Growing up in Texas and spending most of my adult life in places that do not experience fall, I had had enough and wanted to find some cooler air and pretty colors! My nature loving sidekick was game as he has been searching for fallen leaves representing all the colors of fall. So off we went.
You may not think of Southern California as a place to see fall colors, and you are right! To really experience it, we had to drive several hours away. After doing our diligent research, the closest place to Los Angeles to see the true turning of the seasons from hot summer days to brisk cool mornings is in the Eastern Sierras, specifically around Bishop, California.
Apparently finding fall colors in California is totally a thing. Months in advance rooms book up for the few weeks between mid-September and mid-October. During that short period of time, roads are filled with visitors from all over the state and even some from as far away as Asia, camera’s in hand, ready to see the shift from green to red to orange to yellow on those tiny aspen leaves.
The entire area of the Eastern Sierra starting in Bishop all the way up to the Sonora Pass provides great escapes into wilderness to experience and see the changing of colors for yourself. There are Fall Color Guides available in the Eastern Sierras and Instagram is awash with fall foliage, users sharing their latest finds, providing information on where the best colors are each day.
For those of us in Southern California, it’s a long drive to many of these places. This is why Bishop is the perfect destination. Bishop is the most southern point where you can get a good view of the colors without having to drive for an eternity! It makes a good place to start your explorations from or to use as a base.
Where to See Fall Colors
Outside of Bishop there are plenty of places within an easy drive, depending on where you base yourself. From Bishop, you can head out to Buttermilk Country which is along the way to the higher canyons off Highway 168. There are plenty of unpaved roads zigzagging through the countryside with clusters of aspens around the streams.
Continuing on into the higher elevations takes you to Bishop Creek. This is where we spent most of our time seeking out the beautiful colors. And we didn’t have to look very hard to find what we were looking for! I would say head all the way up to Lake Sabrina where the road dead ends at the boat landing area and dam, but I know you will be just like me and not be able to pass by Intake 2 camp ground and lake without stopping. From here, you can spend some time walking around the small lake taking gorgeous photos of the reflections, you can take a small hike by the stream behind the camp ground and just relax watching the fisherman on the lake.
Once you have had your fill here, continue on the road heading to Lake Sabrina. Find a parking spot to base yourself here for a while. You can explore up and down the main road, taking detours along the creek and even doing a short hike up into the mountains behind the dam. It’s a beautiful area. Go early to avoid the crowds and for the best morning light.
On your way back down the main road, take the turn off to North Lake up a tiny partial dirt road up into the mountains for phenomenal views over the mountains below. There are several areas to explore here at North Lake, or just head back down the way you came.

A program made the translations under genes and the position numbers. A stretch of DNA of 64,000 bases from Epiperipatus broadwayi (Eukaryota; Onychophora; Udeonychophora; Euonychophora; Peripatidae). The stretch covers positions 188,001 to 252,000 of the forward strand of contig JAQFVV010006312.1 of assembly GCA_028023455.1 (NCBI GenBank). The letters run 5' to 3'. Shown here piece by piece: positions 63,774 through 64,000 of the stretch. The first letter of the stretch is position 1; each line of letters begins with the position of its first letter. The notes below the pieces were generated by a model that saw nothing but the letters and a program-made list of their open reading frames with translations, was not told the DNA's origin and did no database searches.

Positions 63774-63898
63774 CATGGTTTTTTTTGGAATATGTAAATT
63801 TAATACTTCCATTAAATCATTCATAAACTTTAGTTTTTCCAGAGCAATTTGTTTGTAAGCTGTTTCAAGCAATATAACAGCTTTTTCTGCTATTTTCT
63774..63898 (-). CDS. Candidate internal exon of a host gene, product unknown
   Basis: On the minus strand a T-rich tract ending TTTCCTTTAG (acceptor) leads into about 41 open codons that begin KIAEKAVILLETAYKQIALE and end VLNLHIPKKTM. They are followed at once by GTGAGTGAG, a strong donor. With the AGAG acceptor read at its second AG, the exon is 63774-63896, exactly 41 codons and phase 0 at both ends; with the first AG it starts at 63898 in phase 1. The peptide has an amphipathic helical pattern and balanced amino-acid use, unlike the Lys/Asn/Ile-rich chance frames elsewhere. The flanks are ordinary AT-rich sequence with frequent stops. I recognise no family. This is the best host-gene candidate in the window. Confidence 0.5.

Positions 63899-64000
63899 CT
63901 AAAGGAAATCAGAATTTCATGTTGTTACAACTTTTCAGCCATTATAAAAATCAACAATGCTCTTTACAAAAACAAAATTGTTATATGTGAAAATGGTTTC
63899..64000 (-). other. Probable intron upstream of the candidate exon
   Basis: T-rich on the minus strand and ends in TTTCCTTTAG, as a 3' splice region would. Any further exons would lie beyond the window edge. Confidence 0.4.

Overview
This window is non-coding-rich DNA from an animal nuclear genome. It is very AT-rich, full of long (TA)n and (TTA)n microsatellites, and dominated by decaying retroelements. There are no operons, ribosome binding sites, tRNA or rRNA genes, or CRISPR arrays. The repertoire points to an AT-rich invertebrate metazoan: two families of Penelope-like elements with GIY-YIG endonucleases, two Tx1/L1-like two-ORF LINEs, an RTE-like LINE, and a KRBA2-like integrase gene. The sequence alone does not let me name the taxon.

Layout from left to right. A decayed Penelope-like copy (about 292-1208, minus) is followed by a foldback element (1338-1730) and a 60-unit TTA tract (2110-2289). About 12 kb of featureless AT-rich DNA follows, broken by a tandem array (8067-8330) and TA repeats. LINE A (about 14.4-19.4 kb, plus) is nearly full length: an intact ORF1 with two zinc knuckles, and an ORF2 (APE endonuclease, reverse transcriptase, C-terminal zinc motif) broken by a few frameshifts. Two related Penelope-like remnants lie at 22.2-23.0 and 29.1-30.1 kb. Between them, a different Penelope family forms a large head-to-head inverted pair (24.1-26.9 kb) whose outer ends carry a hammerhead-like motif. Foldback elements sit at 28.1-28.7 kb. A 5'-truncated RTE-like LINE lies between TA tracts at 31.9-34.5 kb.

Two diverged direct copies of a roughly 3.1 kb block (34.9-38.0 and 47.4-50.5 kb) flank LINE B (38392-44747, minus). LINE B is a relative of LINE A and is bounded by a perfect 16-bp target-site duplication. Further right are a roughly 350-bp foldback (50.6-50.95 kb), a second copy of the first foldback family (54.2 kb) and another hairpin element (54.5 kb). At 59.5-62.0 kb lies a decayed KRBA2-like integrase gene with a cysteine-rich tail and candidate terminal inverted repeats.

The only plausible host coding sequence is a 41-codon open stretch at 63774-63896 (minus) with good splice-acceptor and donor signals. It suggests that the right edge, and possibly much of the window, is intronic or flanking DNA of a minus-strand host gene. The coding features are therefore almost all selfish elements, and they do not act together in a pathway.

Following the main road back down, our next detour took us to South Lake. This area was beautiful, with the white rocky mountains looking like snowy peaks above. This is also the place to ride horses and have a huge breakfast brunch on Sunday.
If you have missed the fall leaves changing in Bishop, don’t fret. Bishop, Inyo County and southern Mono County turn first with Mammoth Lakes, June Lake and the northern Mono County turning by mid-October, which means just a little further drive up into the mountains!
Where to Stay
Visitors can stay in the cute little town of Bishop, working their way into the mountains beyond each day to hike among the falling leaves at Bishop Creek or for those wishing to truly immerse themselves, numerous campgrounds exist in the wilds of nature right alongside several beautiful lakes surrounded by colorful trees as well as in a couple of resorts. The one I would choose for pure beauty is Intake Lake, however it is right off the main road. For a little more solitude, there is an amazing campground near North Lake that will offer complete solitude from the world (i.e absolutely no phone service!). But that is not all of them, campgrounds are littered throughout the mountains, so you will be sure to find something to your liking.
If your main goal is to seek solace in nature, but with some creature comforts, head into the mountains for a stay at Bishop Creek Lodge, Parchers Resort & Lodge or Cardinal Village Resort. If you were slow to reserve like we were, there are plenty of motels and hotels in Bishop that are within easy reach of the best viewings of fall colors.
While passing through Bishop, make sure to stop at the famous Dutch bakery, Erick Shats Bakery, for delicious chili cheese bread that is literally out of this world! Lines are long, but the food is great and you will not regret getting some of their famous bread!
Since nature is in charge, you never know what you will see during your visit, but you can be assured you will have your breath taken away by the alluring colors of nature, no matter where they are in the transition. If you need to drive further up into the mountains, head to Tom’s Place, down by Rock Creek Road, Lake Crowley, McGee Creek and Convict Lake or even further to Mammoth, June Lake and Lee Vining for stunning shows of color.
Do you have a favorite area for checking out the fall colors? Share it with us in the comments below!
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